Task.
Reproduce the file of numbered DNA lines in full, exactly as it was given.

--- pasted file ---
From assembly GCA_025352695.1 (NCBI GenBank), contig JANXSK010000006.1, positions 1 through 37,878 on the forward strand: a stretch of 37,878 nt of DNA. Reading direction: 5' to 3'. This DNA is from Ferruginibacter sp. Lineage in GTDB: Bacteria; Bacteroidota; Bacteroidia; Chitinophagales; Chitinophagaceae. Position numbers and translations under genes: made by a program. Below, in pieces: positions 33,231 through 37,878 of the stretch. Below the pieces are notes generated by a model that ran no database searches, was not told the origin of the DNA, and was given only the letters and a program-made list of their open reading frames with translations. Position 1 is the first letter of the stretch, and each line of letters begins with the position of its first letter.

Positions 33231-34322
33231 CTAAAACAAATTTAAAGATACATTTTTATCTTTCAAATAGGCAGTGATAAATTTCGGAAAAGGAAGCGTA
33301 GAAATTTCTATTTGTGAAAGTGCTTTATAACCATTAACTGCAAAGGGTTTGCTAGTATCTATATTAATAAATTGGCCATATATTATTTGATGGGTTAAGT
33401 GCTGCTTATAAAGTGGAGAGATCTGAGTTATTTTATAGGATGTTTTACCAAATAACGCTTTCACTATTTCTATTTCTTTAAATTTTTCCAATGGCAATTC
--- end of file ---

From assembly GCA_025352695.1 (NCBI GenBank), contig JANXSK010000006.1, positions 1 through 37,878 on the forward strand: a stretch of 37,878 nt of DNA. Reading direction: 5' to 3'. This DNA is from Ferruginibacter sp. Lineage in GTDB: Bacteria; Bacteroidota; Bacteroidia; Chitinophagales; Chitinophagaceae. Position numbers and translations under genes: made by a program. Below, in pieces: positions 33,231 through 37,878 of the stretch. Below the pieces are notes generated by a model that ran no database searches, was not told the origin of the DNA, and was given only the letters and a program-made list of their open reading frames with translations. Position 1 is the first letter of the stretch, and each line of letters begins with the position of its first letter.

Positions 33231-34322
33231 CTAAAACAAATTTAAAGATACATTTTTATCTTTCAAATAGGCAGTGATAAATTTCGGAAAAGGAAGCGTA
33301 GAAATTTCTATTTGTGAAAGTGCTTTATAACCATTAACTGCAAAGGGTTTGCTAGTATCTATATTAATAAATTGGCCATATATTATTTGATGGGTTAAGT
33401 GCTGCTTATAAAGTGGAGAGATCTGAGTTATTTTATAGGATGTTTTACCAAATAACGCTTTCACTATTTCTATTTCTTTAAATTTTTCCAATGGCAATTC